Aussies using less water but paying more
AUSTRALIANS ARE USING LESS water than four years ago, but are now paying almost double for it, according to the latest data.
The average price of water has risen from 40 cents per kilolitre (1000 litres) in 2004-2005, but has since almost gone up by almost double to 78 cents in 2008 to 2009. And it is householders who seem to be paying the most: about $1.93 per kilolitre compared to just 12 cents for those in the agriculture industry.
The latest Water Account Australia was released by the Australian Bureau of Statistics (ABS) on Monday and gives a snapshot into the nation’s water usage and supply.
It found Australia reduced its overall water consumption from 14,101 gigalitres in 2008 to 2009, which was a 25 per cent drop from four years when we used 18,767 gigalitres. Home owners have done their bit, reducing consumption down to 1768 gigalitres, down 16 per cent from 2004 to 2005.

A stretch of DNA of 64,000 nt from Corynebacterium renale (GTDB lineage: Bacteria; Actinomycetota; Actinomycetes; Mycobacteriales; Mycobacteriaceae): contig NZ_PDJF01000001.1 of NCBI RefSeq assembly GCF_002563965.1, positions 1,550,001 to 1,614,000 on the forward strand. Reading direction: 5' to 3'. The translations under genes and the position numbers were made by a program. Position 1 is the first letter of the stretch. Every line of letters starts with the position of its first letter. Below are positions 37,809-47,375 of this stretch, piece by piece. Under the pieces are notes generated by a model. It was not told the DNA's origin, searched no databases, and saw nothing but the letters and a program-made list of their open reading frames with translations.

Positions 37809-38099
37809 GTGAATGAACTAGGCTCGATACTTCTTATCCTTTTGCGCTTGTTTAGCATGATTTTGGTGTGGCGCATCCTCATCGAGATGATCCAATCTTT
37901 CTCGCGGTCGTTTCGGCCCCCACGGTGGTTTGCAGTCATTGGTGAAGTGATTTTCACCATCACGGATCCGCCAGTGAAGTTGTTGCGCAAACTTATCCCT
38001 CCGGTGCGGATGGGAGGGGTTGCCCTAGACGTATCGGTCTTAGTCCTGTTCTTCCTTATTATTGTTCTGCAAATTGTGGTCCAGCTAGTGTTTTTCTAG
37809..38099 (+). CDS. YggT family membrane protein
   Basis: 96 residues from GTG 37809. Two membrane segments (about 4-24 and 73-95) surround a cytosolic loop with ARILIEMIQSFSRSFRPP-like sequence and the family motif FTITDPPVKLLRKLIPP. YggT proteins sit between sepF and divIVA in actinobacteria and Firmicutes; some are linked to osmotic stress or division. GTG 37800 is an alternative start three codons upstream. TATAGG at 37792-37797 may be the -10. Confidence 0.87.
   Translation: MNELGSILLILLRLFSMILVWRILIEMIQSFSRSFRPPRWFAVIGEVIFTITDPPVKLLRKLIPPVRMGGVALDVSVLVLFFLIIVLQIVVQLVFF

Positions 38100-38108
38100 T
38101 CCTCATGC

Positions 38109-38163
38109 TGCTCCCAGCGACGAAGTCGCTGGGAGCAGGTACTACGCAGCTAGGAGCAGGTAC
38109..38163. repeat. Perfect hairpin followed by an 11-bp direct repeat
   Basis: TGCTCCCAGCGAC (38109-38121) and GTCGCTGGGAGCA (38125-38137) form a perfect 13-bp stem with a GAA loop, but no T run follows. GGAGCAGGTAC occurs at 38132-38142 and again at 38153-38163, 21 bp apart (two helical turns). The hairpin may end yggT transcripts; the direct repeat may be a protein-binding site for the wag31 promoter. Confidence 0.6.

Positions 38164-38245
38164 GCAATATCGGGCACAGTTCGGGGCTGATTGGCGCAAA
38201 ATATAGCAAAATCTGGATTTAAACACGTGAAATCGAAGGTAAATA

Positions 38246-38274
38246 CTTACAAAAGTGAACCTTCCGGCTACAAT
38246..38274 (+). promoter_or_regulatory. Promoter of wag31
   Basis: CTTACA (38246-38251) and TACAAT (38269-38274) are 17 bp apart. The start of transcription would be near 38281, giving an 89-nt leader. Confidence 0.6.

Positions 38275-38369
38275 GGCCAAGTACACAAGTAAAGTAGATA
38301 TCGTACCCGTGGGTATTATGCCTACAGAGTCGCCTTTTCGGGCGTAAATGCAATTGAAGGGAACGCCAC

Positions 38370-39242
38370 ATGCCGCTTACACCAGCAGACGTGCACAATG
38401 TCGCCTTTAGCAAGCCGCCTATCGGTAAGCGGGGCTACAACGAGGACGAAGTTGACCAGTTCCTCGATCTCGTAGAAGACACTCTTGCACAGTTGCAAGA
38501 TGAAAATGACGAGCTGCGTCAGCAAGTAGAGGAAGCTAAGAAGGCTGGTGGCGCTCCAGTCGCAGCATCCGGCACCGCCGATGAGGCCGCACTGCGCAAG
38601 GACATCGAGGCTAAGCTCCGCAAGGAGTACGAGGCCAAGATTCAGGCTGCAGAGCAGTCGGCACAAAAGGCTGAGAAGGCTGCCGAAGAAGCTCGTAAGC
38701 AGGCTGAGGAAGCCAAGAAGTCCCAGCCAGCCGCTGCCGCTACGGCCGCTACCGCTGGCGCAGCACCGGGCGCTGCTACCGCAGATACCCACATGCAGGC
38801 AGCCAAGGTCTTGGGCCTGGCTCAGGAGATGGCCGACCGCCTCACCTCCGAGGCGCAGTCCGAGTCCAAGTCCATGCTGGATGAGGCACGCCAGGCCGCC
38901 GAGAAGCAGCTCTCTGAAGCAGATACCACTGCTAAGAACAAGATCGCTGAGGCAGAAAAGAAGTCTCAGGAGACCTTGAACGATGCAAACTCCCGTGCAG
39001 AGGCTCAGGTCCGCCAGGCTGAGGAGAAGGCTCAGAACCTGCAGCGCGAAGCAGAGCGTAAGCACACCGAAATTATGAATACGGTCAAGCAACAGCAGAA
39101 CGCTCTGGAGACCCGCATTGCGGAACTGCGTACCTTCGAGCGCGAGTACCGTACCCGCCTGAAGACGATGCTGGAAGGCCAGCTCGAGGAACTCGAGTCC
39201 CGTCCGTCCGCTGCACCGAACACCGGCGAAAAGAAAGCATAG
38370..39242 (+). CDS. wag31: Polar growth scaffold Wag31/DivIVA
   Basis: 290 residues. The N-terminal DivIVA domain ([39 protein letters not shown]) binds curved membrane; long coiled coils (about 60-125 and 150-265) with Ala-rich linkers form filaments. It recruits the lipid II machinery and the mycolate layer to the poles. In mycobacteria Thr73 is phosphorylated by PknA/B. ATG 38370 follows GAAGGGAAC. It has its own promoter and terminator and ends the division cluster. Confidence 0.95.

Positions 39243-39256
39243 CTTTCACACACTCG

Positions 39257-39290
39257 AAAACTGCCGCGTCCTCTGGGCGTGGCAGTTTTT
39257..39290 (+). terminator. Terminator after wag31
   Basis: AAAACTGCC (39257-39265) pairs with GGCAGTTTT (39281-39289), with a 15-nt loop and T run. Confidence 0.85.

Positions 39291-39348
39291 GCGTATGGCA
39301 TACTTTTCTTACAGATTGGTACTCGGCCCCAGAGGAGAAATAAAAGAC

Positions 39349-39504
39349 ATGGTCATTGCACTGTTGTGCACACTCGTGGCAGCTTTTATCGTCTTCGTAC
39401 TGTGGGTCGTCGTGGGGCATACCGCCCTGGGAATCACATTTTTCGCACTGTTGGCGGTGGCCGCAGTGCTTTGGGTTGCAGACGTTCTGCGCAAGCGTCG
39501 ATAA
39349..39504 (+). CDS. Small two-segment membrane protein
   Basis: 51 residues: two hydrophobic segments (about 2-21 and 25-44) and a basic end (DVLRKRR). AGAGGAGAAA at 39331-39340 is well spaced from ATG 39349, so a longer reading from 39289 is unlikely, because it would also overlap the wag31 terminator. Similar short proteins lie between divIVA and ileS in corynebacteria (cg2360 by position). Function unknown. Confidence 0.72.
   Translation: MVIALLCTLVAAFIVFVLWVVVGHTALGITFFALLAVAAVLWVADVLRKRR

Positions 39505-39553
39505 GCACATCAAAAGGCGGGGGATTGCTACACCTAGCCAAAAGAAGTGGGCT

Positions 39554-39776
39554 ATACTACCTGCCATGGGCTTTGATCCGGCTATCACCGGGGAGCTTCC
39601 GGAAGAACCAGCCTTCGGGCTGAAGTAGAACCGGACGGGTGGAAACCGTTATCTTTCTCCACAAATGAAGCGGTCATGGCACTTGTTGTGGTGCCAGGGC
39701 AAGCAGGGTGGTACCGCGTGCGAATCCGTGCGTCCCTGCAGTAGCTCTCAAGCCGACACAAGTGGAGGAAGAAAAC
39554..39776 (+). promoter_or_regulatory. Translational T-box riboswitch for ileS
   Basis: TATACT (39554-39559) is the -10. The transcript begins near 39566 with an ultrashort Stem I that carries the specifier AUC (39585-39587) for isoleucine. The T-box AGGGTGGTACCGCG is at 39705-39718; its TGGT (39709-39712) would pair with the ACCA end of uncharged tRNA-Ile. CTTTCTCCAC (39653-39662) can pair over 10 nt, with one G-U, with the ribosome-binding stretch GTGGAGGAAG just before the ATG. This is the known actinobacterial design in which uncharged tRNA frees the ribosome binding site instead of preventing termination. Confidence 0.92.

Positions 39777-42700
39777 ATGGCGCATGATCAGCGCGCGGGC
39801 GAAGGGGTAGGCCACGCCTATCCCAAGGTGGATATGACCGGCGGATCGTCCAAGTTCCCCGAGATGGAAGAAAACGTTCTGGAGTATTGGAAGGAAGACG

Agriculture – the biggest user of water – has also massively decreased usage, cutting down by almost a third to just 6996 gigalitres, compared to 12,191 four years ago.
The findings will ultimately help the government make decisions about how best to manage our water, Australian statistician Brian Pink said in a statement. “Water is a critical issue for Australia. The Water Account Australia is an example of the contribution the ABS can make to public policy and in collaboration with others; we are hoping to do more environmental accounting in future years.”
Using recycled water was down from 2004 to 2005, but that was mostly attributed to a general drop in rainfall and drainage water collection. The mining industry recorded the biggest jump in water usage, up by 23 per cent to 508 gigalitres in 2008/09.